The National Association of Realtors released its March home sales report Wednesday, April 22, with the headline, "Existing Home Sales Spike In March." As I will show, however, this is a misleading headline when put in the context of historical data. Based on analyzing all of the data contained in the report, it would appear that the fundamentals of the housing market continue to stagnate or deteriorate. Moreover, on a day when the S&P 500 jumped .5%, the Dow Jones Home Construction index dropped nearly 3%, which I believe reinforces my opinion on the substantive data underlying the headline data.
The headline existing home sales number for March showed a 6.1% increase over February and a 10.4% increase over March 2014. However, we need to put the comparison data in context. Recall that economic activity, especially home sales, in the first quarter of 2014 was said to be negatively affected by unusually harsh winter weather. This means that a year over year gain of 10% for March might be misleading.
To test this viewpoint, I looked at the average monthly sales for the first quarter of 2013 vs. the first quarter of 2015 (data from the NAR):
Comparing 2013 vs. 2015 like this eliminates any seasonal bias or weather bias. Including the fact that the quarterly average for Q1 2014 was lower than for 2013 and 2015, you can see that existing home sales over the 2013-2015 period have been basically flat. In other words, the National Association of Homebuilders headline is misleading when the March numbers are put into the context of a longer-term trend.
In addition to the fact that the longer-term trend shows flat existing home sales, the underlying component data (from the link at the top) showed a continued relative lack of participation from the first time buyer segment and a continued decline in the investor segment of the market. The first time buyer represented 30% of March home sales. Historically, over a long period of time, the first time buyer has represented 40-50% of all sales (source: NAR):
As you can see, the first time buyer as a percent of the existing home sales market has been steadily declining since 2009. The first time buyer is the most important fundamental buyer cohort because the move-up buyer typically has to sell its home before it can upgrade. The relative lack of buying from first time homebuyers, and therefore depressed buy/sell activity by move-up buyers, is the primary reason the housing market has not staged a bigger recovery since the housing bubble popped.
In fact, most of the increase in unit sales volume since the Fed started QE and dropped interest rates to near zero has come from the investor segment, both institutional and individual/flipper. In that regard, all-cash sales were 24% of the market in March, down from 26% in February and down from 33% in March 2014. Individual investors were 14% of sales in March, which was flat vs. February and down from 17% in March 2014. As this data shows, the investor component of sales volume continues to decline. I've detailed in previous articles that investor volume has been declining since early 2014.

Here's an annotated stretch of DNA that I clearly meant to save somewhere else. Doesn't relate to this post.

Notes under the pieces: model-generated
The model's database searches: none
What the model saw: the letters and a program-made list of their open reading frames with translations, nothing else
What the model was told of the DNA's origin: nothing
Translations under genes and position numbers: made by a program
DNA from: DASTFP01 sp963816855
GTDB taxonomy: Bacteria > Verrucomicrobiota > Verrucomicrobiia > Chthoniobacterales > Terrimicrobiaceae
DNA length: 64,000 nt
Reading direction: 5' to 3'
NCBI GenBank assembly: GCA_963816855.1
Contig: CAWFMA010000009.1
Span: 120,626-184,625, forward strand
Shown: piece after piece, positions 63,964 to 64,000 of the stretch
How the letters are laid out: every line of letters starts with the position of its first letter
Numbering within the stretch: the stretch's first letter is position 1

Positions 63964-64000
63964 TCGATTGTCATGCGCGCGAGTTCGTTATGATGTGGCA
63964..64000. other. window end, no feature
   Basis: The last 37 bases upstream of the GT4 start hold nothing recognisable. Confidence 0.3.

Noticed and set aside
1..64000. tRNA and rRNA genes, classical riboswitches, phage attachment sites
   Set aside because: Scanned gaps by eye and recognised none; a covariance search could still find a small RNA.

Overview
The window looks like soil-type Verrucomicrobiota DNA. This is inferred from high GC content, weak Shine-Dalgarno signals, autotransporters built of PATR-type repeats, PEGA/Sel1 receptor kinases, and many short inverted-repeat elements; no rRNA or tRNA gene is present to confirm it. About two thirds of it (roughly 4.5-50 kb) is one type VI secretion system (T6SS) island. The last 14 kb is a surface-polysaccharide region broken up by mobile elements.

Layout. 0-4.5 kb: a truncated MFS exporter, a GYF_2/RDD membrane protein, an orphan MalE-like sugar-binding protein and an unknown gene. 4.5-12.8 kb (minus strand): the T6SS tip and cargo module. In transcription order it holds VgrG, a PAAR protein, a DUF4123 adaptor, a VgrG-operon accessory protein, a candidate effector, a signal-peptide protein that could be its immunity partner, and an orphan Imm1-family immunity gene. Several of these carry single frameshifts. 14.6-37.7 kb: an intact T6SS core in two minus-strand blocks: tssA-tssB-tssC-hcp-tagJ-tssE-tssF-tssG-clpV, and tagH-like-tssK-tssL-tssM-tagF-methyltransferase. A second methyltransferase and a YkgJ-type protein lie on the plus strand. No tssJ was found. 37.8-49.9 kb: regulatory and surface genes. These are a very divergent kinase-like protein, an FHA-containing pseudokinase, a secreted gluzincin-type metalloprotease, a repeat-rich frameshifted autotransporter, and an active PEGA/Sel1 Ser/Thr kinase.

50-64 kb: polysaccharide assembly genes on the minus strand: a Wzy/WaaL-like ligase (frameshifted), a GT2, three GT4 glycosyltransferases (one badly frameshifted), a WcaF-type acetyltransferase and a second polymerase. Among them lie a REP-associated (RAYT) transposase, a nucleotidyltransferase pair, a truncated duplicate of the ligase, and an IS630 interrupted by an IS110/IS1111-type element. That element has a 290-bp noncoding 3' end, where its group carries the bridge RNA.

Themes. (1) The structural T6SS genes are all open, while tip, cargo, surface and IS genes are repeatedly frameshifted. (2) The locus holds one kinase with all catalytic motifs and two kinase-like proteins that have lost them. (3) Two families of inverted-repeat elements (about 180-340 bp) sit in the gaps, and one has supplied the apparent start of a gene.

The only reason that existing home sales, in my view, were not lower in March, or in all of the first quarter of 2015, was due to vacation home sales: U.S. Vacation Home Sales Set Record. In my opinion, the upper income demographic has benefited the most from QE and from the inexorable rise in the stock market. The median household income for vacation home buyers, according to that article linked, is $94,380. This is nearly double the median household income for the entire United States. More importantly, as I have argued in previous articles, vacation home buying is not sustainable at the current rate and, to be sure, is not the fundamental basis of a healthy housing market. I believe vacation home sales will soon fade, as has investor buying, and homes sales will begin to decline precipitously.
Finally, to revisit the idea of looking at the current rate of home sales in the context of longer-term historical data, the graph below shows the post-recession rebound in housing for the entire period since World War II vs. the negligible rebound in housing for the current period since 2009 (Source: Bureau of Economic Analysis, Zerohedge):
As you can see, the current "recovery" in the housing market has been a non-event compared to the entire 60-year period since WWII.
Interestingly, despite the bullish headlines, which announced Wednesday's existing home sales data, the homebuilder stocks (Dow Jones Home Construction Index) fell 2.7% even though the S&P 500 closed up .5% for the day. I believe this market reaction to the existing home sales data by the housing stock sector reinforces my analysis on the data. On this basis, I continue to recommend a sell/short-sell bias toward the homebuilders.
At some point, the underlying bearish home sales data will cause a rush for the exits by big investors. Because the homebuilder stocks have a high market beta, traders/speculators with short positions in homebuilder stocks have an opportunity for big gains when the institutions shift out of the sector. As an example, D.R. Horton (NYSE:DHI), which reported a top-line and bottom-line "beat" of expectations, dropped over 5% yesterday (Wednesday, April 22). I continue to like and hold short positions in DHI, KB Home (NYSE:KBH), and Ryland (NYSE:RYL). I also like shorts in Pulte (NYSE:PHM), Lennar (NYSE:LEN), Toll Brothers (NYSE:TOL) and Beazer (NYSE:BZH).
Disclosure: The author is short DHI, KBH, RYL.
The author wrote this article themselves, and it expresses their own opinions. The author is not receiving compensation for it (other than from Seeking Alpha). The author has no business relationship with any company whose stock is mentioned in this article.